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Posts from the "Complete Streets" Category

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Hoboken’s Main Drag Set for Ambitious Complete Streets Overhaul

Hoboken Mayor Dawn Zimmer has unveiled a plan to transform Washington Street, the Square Mile City’s main drag, with a two-way protected bike lane, super-sized curb extensions, and bus bulbs. The plan also includes expanded loading zones, new seating, bike racks, and bioswales for stormwater runoff.

Washington Street in Hoboken will feature a protected bike lane and expanded pedestrian space under a plan released this week. Image: The RBA Group

Washington Street in Hoboken will feature a protected bike lane, bus bulbs, and expanded pedestrian space under a plan released this week. Image: The RBA Group

The final design concept [PDF] was released at a meeting Tuesday night, capping nearly a year of public meetings and planning by the city and consultant The RBA Group.

Combined with other projects underway, a protected bikeway along the Washington Street commercial strip from the PATH station to the city’s northern edge could transform cycling in Hoboken. At its southern end, the Washington Street plan connects to Observer Highway, a four-lane street soon to receive a road diet and half-mile two-way protected bike lane [PDF]. Planning for that project dates to 2010, and the city says contracts for construction will go out to bid soon.

At the intersection of Washington and Observer Highway, the two-way bike paths will meet at a “T” intersection featuring dedicated space for cyclists to queue up before turning onto Washington. The path continues up the east side of Washington with a concrete buffer between cyclists and parked cars until 8th Street.

The remaining seven blocks, between 8th and 15th Streets, will have a protected bike lane only for northbound traffic, however, while southbound cyclists would use shared lane markings. The change was made in part to maximize on-street parking. South of 8th Street, Washington has parallel parking. The design north of 8th creates more space for angled back-in parking.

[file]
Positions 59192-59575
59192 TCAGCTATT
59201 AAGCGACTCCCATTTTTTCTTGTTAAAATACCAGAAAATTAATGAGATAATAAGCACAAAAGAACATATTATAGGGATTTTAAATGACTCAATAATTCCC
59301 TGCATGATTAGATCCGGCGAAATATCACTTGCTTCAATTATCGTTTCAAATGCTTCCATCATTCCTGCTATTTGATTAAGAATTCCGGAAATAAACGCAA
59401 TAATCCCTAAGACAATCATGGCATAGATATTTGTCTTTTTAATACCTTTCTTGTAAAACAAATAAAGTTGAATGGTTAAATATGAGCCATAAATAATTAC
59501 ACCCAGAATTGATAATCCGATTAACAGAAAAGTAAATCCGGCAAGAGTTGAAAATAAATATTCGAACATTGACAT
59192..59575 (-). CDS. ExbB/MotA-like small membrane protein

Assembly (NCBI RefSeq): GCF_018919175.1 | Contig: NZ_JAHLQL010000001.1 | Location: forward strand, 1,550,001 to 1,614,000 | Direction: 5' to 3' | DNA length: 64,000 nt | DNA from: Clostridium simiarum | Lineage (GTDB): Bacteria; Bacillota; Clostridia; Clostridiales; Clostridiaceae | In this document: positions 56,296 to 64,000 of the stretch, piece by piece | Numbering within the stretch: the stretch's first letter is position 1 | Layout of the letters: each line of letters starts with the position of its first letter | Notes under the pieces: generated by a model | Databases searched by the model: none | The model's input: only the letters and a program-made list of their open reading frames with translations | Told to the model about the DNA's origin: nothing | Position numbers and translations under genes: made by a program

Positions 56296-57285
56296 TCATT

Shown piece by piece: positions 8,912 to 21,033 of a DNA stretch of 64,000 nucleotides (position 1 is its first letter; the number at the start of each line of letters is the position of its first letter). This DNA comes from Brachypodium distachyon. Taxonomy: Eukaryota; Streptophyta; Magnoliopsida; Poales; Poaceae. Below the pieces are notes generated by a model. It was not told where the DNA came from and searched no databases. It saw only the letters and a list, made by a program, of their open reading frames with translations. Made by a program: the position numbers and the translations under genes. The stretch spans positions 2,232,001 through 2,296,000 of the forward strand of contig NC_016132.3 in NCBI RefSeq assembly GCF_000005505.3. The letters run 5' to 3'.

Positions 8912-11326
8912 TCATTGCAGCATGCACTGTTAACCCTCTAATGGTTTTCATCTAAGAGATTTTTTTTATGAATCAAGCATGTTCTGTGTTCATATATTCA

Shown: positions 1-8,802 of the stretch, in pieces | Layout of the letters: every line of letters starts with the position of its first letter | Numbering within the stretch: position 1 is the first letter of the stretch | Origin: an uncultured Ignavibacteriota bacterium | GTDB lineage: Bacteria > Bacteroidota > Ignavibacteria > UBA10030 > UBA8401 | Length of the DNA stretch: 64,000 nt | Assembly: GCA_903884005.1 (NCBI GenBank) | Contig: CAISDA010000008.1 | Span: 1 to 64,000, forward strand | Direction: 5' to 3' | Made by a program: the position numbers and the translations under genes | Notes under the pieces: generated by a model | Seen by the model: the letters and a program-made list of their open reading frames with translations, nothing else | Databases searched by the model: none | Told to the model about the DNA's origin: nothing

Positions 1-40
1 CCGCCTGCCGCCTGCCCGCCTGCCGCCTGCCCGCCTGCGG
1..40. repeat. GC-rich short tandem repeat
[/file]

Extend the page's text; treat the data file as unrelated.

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Garodnick Endorses Complete Streets for Fifth and Sixth Avenues

The next time someone tries to tell you that complete street designs with pedestrian islands and protected bike lanes are controversial, point them to what’s happening on Fifth, Sixth, and Seventh Avenues in Manhattan, where a united coalition of parents, business owners, elected officials, and community boards are begging DOT to design streets in the image of the already-remade First, Second, Eighth, and Ninth Avenues.

Think Fifth Avenue could be safer and better for bus riders, cyclists, and pedestrians? Dan Garodnick does. Photo: Canon/Flickr

Think Fifth Avenue could be safer and better for bus riders, cyclists, and pedestrians? Dan Garodnick does. Photo: Canon/Flickr

Advocates for a redesigned Fifth and Sixth Avenues are furthest along. Last week, they secured the endorsement of Council Member Dan Garodnick. ”Complete streets help to reduce the conflicts that exist every day between cars, bicyclists, and pedestrians in Midtown Manhattan,” Garodnick said in a statement. “The Department of Transportation should be looking to repeat their most successful strategies wherever they can, and Fifth and Sixth Avenues — with significant crashes annually — are ripe for review.”

The campaign has already received backing from Council Member Corey Johnson and Community Boards 2, 4, and 5. It’s also gathered the support of numerous business improvement districts and small businesses. Next month, Transportation Alternatives is hosting a “walk, bike, shop” event along Fifth and Sixth Avenues to thank local merchants for their support [PDF]. Next up: securing meetings with Council Members Margaret Chin and Rosie Mendez, who cover the area’s final southernmost blocks.